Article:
How to Avoid Getting Diabetes
- 1 Prediabetes
- 2 Evaluate Your Risk
- 3 Change Your Lifestyle
- 4 What You Eat Matters
- 5 Get your checkups
Type 2 diabetes is not a contagious disease, but is nevertheless spreading rapidly to a growing number of adults, and has even begun affecting teenagers and children at alarming rates. There are nearly 30 million Americans currently living with diabetes, and about a quarter of these people don’t even know that they have the disease. This is an extremely expensive problem, costing hundreds of billions of dollars in medical spending and reduced productivity annually, with the numbers of affected people and expenses on the rise every year. At this rate, there could be nearly 500 million people living with diabetes globally by the year 2030. About 90% of Americans living with diabetes have type 2 diabetes or Adult Onset Diabetes.
Diabetes is a serious disease that inhibits the body’s production of insulin, the hormone that controls blood sugar. Uncontrolled diabetes causes health problems ranging from blindness and cardiovascular disease to kidney failure. In fact, diabetes is the leading cause of kidney failure and blindness in American adults. The direct cause of more than 70,000 deaths per year, and a contributing factor in thousands more, diabetes is the seventh leading cause of death in the United States.
Though diabetes does cause thousands of deaths every year, and there are even more people at risk of developing the fatal disease, the good news is that it is preventable. Nearly 9 in 10 cases of type 2 diabetes can be prevented by catching a condition called prediabetes in time, and making simple lifestyle changes.
A condition called prediabetes exists before diabetes develops, which involves elevated blood sugar that isn’t quite high enough to be diagnosed as diabetes but is estimated to develop into diabetes in a significant percentage of people within a decade. Nearly a quarter of Americans are estimated to be affected by prediabetes, but unfortunately, a very low number of people affected by prediabetes even know that they are affected. Of those who are aware of their condition and risk factor, less than half try to reduce their risk by changing their diets, losing weight, or exercising more. It’s important to watch for symptoms if you fall into this category.
Though there are some risk factors that can’t be controlled for, like genetics and age, there are still a lot of ways to reduce your risk of developing type 2 diabetes. By changing just a few of your lifestyle habits, like walking more, sitting less, and quitting smoking, or incorporating healthier food and less sugar into your diet, you can avoid getting diabetes and steer clear of the awful and potentially life-threatening consequences of actually developing the disease. We’ve put together an easy list of habits you can follow and combine to reverse prediabetes and avoid getting type 2 diabetes altogether.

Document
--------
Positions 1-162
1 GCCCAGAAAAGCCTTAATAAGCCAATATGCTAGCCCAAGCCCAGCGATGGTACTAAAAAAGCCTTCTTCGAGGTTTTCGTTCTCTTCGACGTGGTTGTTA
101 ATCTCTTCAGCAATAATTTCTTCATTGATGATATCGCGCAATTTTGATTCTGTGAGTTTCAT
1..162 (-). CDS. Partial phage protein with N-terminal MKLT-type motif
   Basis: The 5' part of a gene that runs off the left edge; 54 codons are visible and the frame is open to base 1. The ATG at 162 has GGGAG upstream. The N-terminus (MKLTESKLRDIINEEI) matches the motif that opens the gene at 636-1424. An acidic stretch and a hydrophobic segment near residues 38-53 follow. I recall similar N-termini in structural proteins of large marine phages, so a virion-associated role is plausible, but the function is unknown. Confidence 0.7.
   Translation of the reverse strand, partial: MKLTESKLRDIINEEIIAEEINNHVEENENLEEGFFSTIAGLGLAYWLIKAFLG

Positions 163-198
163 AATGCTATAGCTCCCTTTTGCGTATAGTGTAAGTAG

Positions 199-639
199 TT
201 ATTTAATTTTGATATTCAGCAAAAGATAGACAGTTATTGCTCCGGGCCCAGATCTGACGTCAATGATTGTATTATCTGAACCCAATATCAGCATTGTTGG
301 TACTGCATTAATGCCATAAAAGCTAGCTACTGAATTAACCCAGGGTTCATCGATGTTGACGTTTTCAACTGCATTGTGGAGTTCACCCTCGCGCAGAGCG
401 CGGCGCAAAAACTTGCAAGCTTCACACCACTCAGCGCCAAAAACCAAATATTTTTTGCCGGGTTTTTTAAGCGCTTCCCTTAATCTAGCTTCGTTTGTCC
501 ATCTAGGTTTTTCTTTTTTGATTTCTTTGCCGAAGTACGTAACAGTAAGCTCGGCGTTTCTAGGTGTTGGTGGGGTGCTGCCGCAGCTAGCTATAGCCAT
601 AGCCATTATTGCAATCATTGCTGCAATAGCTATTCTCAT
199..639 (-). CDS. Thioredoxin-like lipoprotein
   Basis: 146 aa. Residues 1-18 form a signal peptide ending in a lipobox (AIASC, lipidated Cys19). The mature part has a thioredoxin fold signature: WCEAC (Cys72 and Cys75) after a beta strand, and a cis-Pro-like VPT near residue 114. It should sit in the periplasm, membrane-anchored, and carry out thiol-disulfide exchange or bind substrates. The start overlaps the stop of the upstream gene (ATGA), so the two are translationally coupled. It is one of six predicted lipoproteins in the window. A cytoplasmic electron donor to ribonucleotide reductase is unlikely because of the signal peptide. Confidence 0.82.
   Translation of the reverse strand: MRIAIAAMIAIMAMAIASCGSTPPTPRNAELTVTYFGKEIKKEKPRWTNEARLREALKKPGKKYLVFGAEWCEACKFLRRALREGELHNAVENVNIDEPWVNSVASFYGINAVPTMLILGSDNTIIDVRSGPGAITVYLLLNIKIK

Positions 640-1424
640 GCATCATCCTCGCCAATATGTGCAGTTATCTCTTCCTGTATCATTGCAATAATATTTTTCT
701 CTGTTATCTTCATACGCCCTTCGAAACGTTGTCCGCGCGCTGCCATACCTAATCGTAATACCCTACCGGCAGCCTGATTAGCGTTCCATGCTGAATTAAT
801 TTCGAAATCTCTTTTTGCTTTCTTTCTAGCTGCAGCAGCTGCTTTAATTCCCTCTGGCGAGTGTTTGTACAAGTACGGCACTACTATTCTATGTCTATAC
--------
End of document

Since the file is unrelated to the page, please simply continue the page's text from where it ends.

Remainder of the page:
Evaluate Your Risk
Because prediabetes often exists without symptoms – this is partly why so many people are unaware that they are living with the condition – it is important to be screened for prediabetes as well as for your risk of developing diabetes. You can evaluate your risk of developing diabetes by assessing factors like family history, racial or ethnic background, age, or a history of gestational diabetes. All of these factors separately increase your risk of developing diabetes.
People with a family history of diabetes, or even one blood relative with the disease, are at increased risk of developing the disease. You can fill out a family history tree with your parents and grandparents’ history of diabetes, stroke, high blood pressure, or heart attack to help assess your own risk. It is also important to consider racial and ethnic background when evaluating your family history, as people of African-American, Asian-American, Latino/Hispanic-American, Native American or Pacific Islander heritage, are at greater risk of developing diabetes.
Age and Personal History
Your own age and personal history are as much risk factors as family history are. An increasing number of children and teenagers are contracting type 2 diabetes, but older people are still at greater risk. Type 2 diabetes typically affects adults of middle age or older, often after age 45. And if you have a history of gestational diabetes, meaning you developed diabetes during pregnancy, you are also at increased risk.
The above factors are things that cannot be changed or modified to reduce risk. You can’t change your age, heritage, or family background. But these risk factors combined with many other dietary and lifestyle choices are often what make up the perfect storm towards developing type 2 diabetes. You can take a test, like the Life! Risk assessment test, to learn about your risk of developing type 2 diabetes. The higher the score, the higher your risk. A score of 12 or more indicates that you are at high risk, which may mean that you’re eligible for the Life! lifestyle modification program to reduce your risk.
Here are some other things you can do to manage your health and reduce your risk of prediabetes and type 2 diabetes.
Change Your Lifestyle
There are a few lifestyle choices that you can make to avoid developing diabetes, like losing weight (and keeping it off) and exercising.
Lose Weight, And Keep It Lost
Overweight and obese people are at particularly high risk of developing type 2 diabetes, because excess body fat, especially around the abdomen, increases the body’s resistance to insulin. Losing weight is, therefore, an important part of preventing diabetes, but you don’t even have to lose that much weight to significantly reduce your risk. Many experts recommend losing 5 to 10 percent of your current body weight in order to delay diabetes or prevent it altogether. So if you weigh 200 pounds, you only need to lose about 10 or 20 pounds to reduce your risk. It’s also important to keep it off and not gain it back.
Get Some Exercise